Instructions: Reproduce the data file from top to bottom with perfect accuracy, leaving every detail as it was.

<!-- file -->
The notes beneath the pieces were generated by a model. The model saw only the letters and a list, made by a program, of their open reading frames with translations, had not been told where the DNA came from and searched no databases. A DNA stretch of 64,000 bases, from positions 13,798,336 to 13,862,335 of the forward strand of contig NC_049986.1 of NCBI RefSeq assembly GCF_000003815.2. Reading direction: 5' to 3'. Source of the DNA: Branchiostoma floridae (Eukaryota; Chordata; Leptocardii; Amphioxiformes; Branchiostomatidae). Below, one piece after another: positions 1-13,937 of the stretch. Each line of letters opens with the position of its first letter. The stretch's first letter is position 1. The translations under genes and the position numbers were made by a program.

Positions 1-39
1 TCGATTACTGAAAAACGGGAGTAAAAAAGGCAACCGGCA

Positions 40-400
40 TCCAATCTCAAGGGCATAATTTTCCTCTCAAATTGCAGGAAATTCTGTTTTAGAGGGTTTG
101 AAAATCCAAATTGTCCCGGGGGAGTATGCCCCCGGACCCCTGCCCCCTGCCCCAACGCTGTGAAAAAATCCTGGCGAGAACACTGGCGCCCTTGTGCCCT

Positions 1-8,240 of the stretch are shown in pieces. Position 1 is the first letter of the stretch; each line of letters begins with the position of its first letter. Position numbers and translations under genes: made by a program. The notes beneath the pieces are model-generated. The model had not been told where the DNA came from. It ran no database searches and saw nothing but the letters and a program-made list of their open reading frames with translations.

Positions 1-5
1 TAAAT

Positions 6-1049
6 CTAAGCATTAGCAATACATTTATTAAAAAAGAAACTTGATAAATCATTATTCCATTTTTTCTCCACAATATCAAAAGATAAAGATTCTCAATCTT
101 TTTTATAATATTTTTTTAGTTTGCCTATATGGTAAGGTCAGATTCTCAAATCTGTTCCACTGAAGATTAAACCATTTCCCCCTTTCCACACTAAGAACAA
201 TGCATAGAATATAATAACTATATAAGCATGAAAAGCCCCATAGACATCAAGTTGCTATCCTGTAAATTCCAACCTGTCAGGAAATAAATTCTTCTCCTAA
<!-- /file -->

The notes beneath the pieces were generated by a model. The model saw only the letters and a list, made by a program, of their open reading frames with translations, had not been told where the DNA came from and searched no databases. A DNA stretch of 64,000 bases, from positions 13,798,336 to 13,862,335 of the forward strand of contig NC_049986.1 of NCBI RefSeq assembly GCF_000003815.2. Reading direction: 5' to 3'. Source of the DNA: Branchiostoma floridae (Eukaryota; Chordata; Leptocardii; Amphioxiformes; Branchiostomatidae). Below, one piece after another: positions 1-13,937 of the stretch. Each line of letters opens with the position of its first letter. The stretch's first letter is position 1. The translations under genes and the position numbers were made by a program.

Positions 1-39
1 TCGATTACTGAAAAACGGGAGTAAAAAAGGCAACCGGCA

Positions 40-400
40 TCCAATCTCAAGGGCATAATTTTCCTCTCAAATTGCAGGAAATTCTGTTTTAGAGGGTTTG
101 AAAATCCAAATTGTCCCGGGGGAGTATGCCCCCGGACCCCTGCCCCCTGCCCCAACGCTGTGAAAAAATCCTGGCGAGAACACTGGCGCCCTTGTGCCCT

Positions 1-8,240 of the stretch are shown in pieces. Position 1 is the first letter of the stretch; each line of letters begins with the position of its first letter. Position numbers and translations under genes: made by a program. The notes beneath the pieces are model-generated. The model had not been told where the DNA came from. It ran no database searches and saw nothing but the letters and a program-made list of their open reading frames with translations.

Positions 1-5
1 TAAAT

Positions 6-1049
6 CTAAGCATTAGCAATACATTTATTAAAAAAGAAACTTGATAAATCATTATTCCATTTTTTCTCCACAATATCAAAAGATAAAGATTCTCAATCTT
101 TTTTATAATATTTTTTTAGTTTGCCTATATGGTAAGGTCAGATTCTCAAATCTGTTCCACTGAAGATTAAACCATTTCCCCCTTTCCACACTAAGAACAA
201 TGCATAGAATATAATAACTATATAAGCATGAAAAGCCCCATAGACATCAAGTTGCTATCCTGTAAATTCCAACCTGTCAGGAAATAAATTCTTCTCCTAA